For the last 15 years, neuroscientists have been interested in the reconsolidation period, when memories are recalled and can be modified, wrote Marieke Soeter, Ph.D., and Merel Kindt, Ph.D., of the Department of Psychology at the University of Amsterdam, in the December 15 issue of Biological Psychiatry.
Thirty participants who were afraid of spiders were exposed to a caged tarantula for two minutes to reactivate their fears, and then asked to report their level of fear or anxiety. Afterwards, in a double-blind procedure, half of them were given a single 40 mg dose of the beta-blocker propanolol and half a placebo. A third cohort of 15 spider-fearful participants who were not exposed to the caged tarantula also received a single dose of 40 mg propranolol.
When tested three months and one year later, the group that was exposed to the tarantula and who also took the propanolol had less fear of spiders compared with the others. The researchers also observed that the behavioral reduction of the participants’ fear preceded any articulation of the same effect.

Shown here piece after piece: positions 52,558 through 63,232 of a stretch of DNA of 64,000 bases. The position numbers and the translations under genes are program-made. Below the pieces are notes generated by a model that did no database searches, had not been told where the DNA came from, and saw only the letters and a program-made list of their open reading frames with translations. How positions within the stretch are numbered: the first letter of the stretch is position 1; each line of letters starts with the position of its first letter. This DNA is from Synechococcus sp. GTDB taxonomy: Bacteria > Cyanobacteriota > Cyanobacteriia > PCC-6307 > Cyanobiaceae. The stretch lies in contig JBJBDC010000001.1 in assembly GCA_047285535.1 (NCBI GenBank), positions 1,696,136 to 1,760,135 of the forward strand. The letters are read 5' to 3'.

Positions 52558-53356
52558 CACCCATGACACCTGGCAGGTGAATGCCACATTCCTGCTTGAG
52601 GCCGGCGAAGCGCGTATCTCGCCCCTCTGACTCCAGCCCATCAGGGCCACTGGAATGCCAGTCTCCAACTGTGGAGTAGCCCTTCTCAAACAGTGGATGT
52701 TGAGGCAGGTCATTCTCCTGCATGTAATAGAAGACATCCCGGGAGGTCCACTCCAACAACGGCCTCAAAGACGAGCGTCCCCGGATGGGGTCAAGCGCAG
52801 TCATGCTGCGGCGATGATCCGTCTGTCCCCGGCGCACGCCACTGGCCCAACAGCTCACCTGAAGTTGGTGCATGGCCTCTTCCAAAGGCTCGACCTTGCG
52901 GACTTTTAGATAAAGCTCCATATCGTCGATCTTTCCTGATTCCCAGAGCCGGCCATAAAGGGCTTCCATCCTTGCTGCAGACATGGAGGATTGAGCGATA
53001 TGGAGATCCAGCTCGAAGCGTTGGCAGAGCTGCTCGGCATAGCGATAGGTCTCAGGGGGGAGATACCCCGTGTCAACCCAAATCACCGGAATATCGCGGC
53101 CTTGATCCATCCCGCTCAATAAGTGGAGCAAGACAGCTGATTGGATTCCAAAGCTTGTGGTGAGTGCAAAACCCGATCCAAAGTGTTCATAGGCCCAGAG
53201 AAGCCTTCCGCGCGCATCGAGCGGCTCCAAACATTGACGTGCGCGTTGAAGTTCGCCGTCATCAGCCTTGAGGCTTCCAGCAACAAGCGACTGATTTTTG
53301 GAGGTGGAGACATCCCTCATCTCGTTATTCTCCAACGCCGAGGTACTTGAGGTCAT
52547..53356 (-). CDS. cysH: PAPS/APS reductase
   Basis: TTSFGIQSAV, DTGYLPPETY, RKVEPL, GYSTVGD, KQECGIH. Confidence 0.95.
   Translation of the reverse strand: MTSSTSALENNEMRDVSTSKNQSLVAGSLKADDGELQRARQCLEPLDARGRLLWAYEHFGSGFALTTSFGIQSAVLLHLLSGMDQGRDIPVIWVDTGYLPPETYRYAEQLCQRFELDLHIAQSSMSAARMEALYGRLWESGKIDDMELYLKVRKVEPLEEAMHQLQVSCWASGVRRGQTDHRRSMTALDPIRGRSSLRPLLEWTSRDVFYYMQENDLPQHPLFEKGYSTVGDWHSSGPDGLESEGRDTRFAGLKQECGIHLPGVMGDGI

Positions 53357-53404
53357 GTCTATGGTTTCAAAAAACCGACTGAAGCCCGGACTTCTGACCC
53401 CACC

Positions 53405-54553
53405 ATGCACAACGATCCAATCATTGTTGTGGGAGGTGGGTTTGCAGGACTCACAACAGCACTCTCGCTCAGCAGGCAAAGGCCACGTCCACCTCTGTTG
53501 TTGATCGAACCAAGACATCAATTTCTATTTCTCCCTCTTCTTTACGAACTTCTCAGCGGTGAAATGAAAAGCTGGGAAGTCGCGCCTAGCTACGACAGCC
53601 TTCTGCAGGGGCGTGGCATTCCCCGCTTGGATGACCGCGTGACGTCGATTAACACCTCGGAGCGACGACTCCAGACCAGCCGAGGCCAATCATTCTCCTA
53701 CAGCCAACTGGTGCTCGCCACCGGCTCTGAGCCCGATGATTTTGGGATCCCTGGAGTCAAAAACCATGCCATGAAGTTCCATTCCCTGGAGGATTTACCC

The experiment, wrote Soeter and Kindt, “suggests that disrupting reconsolidation targets the affective value of the fear memory.”
They continued, “The current finding challenges one of the fundamental tenets of cognitive-behavioral therapy that emphasizes changes in cognitions as central to behavioral modifications. Disrupting reconsolidation instead acts in reverse order: it targets the fear behavior and subsequently the cognitions may change.”
“The applicability of reconsolidation blockade and memory updating to full-blown mental disorders remains to be seen,” wrote Roger Pitman, M.D., of Massachusetts General Hospital in a related commentary. “But in light of this article, the prospects seem more promising than ever.”
For more in Psychiatric News about fear and memory, see “Context Is Critical in PTSD Fear Learning.”
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